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Screenwriting Technique #4 – 10 Story Techniques You Must Use to Sell Your Script
The key question all writers should ask themselves is: how do you write a script that Hollywood wants to buy? Most writers mistakenly think that success is all about connections and star power. Not so. The real trick to writing a script that will sell is to know and use Hollywood’s central marketing strategy. And that can be summed up in one word: genres.
The former president of Universal Pictures, Marc Shmuger, recently said: “There is no doubt that the star system is in transformation. Probably the two biggest stars in the first half of 2009 were Kevin James (Paul Blart: Mall Cop) and Liam Neeson (Taken) … It is a significant change in the meaning of star power and a change to the first that is placed on the concept and the genre.
Shmuger tells any writer who is smart enough to hear the first rule of the entertainment business worldwide: buy and sell genres. Genres are story forms and each has 8-15 special story beats (story events) that make up the form. The reason Hollywood marketing is based on genre is that executives sell to a worldwide audience. People around the world love particular kinds of stories that speak to their deepest desires. I want to tell you 10 story techniques that should be in your script if you want the best chance of selling in a business dominated by genre.
1. Know the 10 most popular genres.
Step 1 to writing a script that Hollywood wants to buy is to know the 10 most popular story forms. If you write a script that is not based on one or more of these genres, your chances of a sale go down. They are Action, Comedy, Crime, Detective, Horror, Fantasy, Love, Myth, Science Fiction and Thriller.
2. Combine 2 or 3 genres.
In the genre-focused entertainment business, the most important story strategy today is to mix genres. 99% of the movies made, not only in Hollywood, but all over the world, are a combination of the ten most popular genres. For what? It all comes back to that old sales rule: give the customer 2 or 3 for the price of 1. This, in a nutshell, is how Hollywood works.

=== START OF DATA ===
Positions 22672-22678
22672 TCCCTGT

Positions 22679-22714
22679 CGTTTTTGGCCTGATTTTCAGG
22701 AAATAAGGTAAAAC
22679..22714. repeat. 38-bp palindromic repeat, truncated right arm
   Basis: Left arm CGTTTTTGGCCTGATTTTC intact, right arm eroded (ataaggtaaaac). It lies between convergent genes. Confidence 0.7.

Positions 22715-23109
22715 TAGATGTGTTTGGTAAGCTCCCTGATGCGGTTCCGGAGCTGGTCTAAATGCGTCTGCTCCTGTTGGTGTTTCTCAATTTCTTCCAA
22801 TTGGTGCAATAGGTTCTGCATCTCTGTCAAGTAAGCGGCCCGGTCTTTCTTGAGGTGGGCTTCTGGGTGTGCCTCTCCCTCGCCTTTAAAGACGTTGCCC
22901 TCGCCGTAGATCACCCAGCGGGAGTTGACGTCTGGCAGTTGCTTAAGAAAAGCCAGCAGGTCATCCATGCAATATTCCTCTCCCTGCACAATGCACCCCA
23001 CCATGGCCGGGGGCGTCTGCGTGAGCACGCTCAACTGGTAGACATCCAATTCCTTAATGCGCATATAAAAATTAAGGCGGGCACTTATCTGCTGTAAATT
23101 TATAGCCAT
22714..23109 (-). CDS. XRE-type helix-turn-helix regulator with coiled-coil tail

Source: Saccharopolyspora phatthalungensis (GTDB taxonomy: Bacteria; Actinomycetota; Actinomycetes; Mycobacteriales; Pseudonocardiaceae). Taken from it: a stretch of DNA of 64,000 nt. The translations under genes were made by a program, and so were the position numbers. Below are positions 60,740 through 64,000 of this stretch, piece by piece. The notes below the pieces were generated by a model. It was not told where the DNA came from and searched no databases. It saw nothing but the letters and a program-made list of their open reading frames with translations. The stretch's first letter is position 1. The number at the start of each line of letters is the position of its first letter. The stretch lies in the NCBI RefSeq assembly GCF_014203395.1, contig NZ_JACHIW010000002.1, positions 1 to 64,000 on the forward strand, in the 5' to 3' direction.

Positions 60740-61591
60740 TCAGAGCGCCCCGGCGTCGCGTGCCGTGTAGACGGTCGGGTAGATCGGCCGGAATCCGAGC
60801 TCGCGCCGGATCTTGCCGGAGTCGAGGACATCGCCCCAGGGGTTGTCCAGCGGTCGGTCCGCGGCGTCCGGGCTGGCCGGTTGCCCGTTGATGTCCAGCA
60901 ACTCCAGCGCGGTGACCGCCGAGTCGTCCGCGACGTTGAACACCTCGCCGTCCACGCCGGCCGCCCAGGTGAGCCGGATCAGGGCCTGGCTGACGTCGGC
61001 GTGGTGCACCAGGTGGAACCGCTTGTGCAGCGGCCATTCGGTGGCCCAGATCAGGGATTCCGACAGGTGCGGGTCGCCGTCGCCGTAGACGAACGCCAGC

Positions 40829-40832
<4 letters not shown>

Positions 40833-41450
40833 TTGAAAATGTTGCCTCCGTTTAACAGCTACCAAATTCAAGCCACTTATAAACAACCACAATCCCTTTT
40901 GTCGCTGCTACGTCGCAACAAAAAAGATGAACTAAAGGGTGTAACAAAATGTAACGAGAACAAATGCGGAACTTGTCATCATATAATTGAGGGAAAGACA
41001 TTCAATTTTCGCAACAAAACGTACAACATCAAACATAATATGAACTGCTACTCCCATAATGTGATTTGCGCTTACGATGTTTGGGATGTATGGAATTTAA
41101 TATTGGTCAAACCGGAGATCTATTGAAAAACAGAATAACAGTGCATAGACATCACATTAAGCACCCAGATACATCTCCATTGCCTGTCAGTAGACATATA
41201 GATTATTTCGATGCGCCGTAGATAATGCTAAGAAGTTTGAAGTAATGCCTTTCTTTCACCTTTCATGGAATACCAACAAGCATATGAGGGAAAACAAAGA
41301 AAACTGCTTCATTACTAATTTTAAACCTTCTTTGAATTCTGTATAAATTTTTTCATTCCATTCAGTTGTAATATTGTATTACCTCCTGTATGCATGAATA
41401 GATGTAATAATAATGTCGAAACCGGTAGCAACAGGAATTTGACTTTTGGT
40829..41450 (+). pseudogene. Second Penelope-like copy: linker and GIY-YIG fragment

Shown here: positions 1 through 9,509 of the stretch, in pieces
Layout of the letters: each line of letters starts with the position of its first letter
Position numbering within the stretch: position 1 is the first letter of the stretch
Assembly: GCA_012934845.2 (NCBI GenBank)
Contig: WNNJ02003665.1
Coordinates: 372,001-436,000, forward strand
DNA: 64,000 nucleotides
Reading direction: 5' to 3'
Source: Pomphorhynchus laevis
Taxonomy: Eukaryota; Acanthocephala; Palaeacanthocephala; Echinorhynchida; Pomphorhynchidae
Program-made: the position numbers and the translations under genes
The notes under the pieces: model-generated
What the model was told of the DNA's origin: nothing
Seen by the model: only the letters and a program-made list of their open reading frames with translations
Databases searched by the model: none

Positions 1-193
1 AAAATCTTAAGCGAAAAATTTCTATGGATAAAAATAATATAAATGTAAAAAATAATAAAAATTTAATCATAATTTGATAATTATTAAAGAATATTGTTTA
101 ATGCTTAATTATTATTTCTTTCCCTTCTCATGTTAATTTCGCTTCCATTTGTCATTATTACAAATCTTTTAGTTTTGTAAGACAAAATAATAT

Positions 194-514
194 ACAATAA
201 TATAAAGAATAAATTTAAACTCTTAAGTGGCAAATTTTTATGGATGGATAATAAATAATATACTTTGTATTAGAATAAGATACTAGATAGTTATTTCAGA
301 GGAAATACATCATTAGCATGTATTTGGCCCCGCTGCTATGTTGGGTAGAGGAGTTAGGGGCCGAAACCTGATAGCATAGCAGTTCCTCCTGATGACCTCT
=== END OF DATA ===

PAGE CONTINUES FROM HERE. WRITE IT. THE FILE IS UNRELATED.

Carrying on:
Let me give you some examples. The super-popular Twilight movies are horror + fantasy. The Bourne movies are action + thriller. Knocked Up is comedy + love. Little Miss Sunshine is myth + comedy. Titanic, the most popular movie of all time, is love + disaster movie + myth. The Dark Knight is crime + myth + fantasy. The Harry Potter stories, the most famous books of all time, are fantasy + myth + horror + coming-of-age drama. The Pirates of the Caribbean movies are fantasy + action + horror + myth.
3. Find the right genre for the story idea.
The single biggest decision you make in the entire writing process occurs right at the beginning, when you develop your premise, or story idea. The decision is: what genres should I use for this idea? Here’s a shocking but eye-opening fact: 99% of scripts fail at the premise. And why? It’s not because his original story ideas weren’t good. They fail because the writers didn’t know the best genres to use to go from a 1 line idea to a 2 hour, 120 page script.